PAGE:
Our dilemma is whether we become the mindless and busy conformists that Brooks was so scared of, or instead move forward into a hybrid of Organisation and Hippiedom.

Knowing more and wanting more, but seeing “easy” and wanting easy. That’s us.

Wisdom and Age, Wisdom and Education

Wisdom has no necessary relationship to age or profession.

That is despite our difficult-to-escape and very banal stereotype of someone who is wise. An aging professor in an esteemed institution’s philosophy department, for instance,  may more often than not be someone whom we would go nowhere near with the word.

For wisdom is only wisdom when it links a deeper view of the world, picking up on subtleties usually missed, with outward action. The philosopher may have bountiful knowledge of wisdom, but that does not mean they are wise.

That deeper, more subtle view of the world is more likely, it is true, to come with age. But it shouldn’t be assumed, as the stereotype pushes us to.

We do not think of education as being about wisdom; but we should. Since one need not be old to be wise, and since wisdom is likely the most important trait in living one’s life (because it affects all else), there seems no larger or nobler purpose of education than gaining a more subtle view of the world and learning how to apply that to life as it is lived.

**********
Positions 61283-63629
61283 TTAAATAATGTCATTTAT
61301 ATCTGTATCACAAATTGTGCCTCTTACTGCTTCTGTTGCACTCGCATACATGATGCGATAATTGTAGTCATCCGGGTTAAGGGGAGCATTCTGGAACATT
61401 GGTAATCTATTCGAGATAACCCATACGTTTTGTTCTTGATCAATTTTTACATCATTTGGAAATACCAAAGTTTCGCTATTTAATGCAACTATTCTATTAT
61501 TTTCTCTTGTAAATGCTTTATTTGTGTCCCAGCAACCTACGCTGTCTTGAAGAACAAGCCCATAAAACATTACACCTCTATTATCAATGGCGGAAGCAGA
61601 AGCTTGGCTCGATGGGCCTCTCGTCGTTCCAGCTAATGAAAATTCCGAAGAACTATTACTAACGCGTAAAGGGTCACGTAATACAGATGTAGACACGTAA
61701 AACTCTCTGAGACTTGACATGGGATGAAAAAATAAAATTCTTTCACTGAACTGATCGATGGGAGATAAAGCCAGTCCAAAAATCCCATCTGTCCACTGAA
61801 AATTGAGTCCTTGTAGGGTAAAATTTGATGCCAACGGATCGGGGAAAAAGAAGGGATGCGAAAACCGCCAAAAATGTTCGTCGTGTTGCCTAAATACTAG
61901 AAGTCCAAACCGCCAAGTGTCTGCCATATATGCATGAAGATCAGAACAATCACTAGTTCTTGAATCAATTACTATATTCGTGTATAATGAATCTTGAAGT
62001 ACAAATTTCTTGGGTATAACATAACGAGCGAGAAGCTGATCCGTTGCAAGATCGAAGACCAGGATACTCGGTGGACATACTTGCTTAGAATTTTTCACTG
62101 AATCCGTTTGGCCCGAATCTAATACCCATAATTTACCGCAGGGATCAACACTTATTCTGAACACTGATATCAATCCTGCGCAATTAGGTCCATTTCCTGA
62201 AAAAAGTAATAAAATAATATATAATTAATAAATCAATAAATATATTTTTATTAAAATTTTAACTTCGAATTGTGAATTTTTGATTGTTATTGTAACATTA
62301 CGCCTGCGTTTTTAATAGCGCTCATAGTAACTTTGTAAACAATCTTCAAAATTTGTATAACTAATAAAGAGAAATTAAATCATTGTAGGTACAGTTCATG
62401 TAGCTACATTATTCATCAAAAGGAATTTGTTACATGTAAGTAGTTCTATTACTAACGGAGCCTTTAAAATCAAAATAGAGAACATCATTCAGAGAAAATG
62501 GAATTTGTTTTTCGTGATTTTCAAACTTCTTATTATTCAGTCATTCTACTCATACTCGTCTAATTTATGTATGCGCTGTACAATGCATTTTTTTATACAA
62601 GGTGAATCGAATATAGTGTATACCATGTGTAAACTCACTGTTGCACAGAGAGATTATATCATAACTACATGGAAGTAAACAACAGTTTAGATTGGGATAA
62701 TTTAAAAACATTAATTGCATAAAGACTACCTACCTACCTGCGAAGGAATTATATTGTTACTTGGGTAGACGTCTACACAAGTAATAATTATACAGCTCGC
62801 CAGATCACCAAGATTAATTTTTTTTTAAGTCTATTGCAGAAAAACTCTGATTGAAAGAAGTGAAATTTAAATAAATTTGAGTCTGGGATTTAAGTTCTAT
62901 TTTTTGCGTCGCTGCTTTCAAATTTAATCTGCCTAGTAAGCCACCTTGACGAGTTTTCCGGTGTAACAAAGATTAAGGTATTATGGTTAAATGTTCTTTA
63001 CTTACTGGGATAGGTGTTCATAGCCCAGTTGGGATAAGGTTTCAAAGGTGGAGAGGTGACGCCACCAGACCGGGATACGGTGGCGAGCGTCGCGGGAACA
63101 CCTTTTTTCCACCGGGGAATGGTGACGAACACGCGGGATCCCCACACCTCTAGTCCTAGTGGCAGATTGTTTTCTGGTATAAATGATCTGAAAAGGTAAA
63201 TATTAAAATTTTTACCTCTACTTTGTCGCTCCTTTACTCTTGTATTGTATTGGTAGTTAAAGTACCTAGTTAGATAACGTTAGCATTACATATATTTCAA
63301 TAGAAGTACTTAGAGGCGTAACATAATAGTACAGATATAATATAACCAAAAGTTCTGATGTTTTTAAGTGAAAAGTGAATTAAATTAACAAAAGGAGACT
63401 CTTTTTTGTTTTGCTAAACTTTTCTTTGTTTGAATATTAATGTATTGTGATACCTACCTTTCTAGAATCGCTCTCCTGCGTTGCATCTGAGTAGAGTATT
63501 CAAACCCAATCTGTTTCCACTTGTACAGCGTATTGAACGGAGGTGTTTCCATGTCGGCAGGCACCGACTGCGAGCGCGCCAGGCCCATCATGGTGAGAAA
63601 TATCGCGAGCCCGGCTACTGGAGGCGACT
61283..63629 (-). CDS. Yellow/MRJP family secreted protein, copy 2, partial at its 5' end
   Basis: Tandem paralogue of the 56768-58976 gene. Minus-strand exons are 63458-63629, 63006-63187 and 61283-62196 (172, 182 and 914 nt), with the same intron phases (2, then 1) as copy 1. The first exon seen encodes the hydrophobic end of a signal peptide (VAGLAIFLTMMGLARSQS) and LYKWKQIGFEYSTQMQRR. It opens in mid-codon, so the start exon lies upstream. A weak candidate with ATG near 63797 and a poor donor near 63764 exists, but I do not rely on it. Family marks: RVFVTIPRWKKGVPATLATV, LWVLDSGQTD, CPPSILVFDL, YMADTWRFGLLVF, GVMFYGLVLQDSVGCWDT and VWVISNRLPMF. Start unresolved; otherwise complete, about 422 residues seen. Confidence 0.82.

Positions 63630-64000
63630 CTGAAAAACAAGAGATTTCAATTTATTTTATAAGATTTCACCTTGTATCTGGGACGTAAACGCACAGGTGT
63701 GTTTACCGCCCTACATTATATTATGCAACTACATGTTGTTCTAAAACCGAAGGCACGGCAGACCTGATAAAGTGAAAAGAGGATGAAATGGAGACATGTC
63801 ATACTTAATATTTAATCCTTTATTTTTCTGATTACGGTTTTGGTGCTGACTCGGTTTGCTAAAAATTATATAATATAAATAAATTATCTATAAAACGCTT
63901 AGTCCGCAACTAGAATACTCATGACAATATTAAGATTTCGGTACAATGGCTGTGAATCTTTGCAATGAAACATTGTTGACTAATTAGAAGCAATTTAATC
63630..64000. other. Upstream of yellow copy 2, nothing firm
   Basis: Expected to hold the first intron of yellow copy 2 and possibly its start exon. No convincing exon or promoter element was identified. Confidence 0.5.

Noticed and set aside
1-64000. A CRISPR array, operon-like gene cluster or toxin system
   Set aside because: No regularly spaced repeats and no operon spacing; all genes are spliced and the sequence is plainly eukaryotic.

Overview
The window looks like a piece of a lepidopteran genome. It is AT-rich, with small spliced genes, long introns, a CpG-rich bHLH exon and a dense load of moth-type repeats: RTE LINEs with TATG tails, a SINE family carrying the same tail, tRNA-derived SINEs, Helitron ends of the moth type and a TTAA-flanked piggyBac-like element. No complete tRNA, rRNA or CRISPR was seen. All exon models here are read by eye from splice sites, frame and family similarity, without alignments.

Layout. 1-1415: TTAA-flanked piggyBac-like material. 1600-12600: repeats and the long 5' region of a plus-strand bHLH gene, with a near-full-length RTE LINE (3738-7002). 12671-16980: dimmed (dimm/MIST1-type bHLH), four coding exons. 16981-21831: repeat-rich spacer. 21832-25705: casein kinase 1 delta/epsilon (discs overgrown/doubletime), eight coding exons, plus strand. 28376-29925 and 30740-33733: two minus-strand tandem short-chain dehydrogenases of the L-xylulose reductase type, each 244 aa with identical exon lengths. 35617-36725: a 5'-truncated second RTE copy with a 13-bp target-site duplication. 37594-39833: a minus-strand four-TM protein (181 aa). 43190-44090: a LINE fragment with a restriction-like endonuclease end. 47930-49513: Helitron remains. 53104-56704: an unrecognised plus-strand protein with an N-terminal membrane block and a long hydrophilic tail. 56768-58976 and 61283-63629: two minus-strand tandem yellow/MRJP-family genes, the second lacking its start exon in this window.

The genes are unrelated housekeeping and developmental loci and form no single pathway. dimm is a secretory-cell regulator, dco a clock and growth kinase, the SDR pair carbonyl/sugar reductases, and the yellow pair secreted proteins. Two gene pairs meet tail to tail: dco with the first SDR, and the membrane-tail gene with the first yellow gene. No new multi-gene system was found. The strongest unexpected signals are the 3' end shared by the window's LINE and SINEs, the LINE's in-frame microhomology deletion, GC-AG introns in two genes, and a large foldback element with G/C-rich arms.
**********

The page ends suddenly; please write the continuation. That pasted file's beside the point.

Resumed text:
Wisdom as a single idea cannot be taught, but it seems more possible for those constituent parts to be.

There is an opportunity cost to all that is taught and studied in formal education.  So while there may be nothing wrong with what is taught, it must be weighed against what could be taught. In this light, it is the humanities that make more of a claim through that larger vision of education.

“What University Should I Choose?”

The experience you have at university is far more important than the name that goes on your resume. A truism, perhaps, but seeing a new class decide what universities to attend (and being asked the question a number of times) made it seem worth saying.

Before one is actually at university, the things that loom large in the mind’s eye are the universities’ websites, their Wikipedia pages, their brand names and whether you know anyone there. These are the things that matter little once you’re there.

The things you will think about daily are what books you’re reading, who you’re spending time with, and what professors you’re talking to. All universities have those three things. There is less difference between them than you might think.

The differences that are worth considering are where the university is and what sense of community it has. The latter especially will define your experience.

University community should be judged not just on the superficial, but on the deeper sense of how open it is and whether or not it will let you change and grow, or if it will hold you in a straitjacket of who you once were and who others think you should be. This can be hard to discern, but visit the campus if at all possible and look for the small signs. The diversity and the differences between people can be the surest sign; homogenous campuses may not let you grow.

Most importantly, ask—and ask only of yourself—what you want to get out of university and how you want to spend four important years. Answering that question will define the experience, and even define your life, far more than whether the university starts with a Y or an H, an O or a C.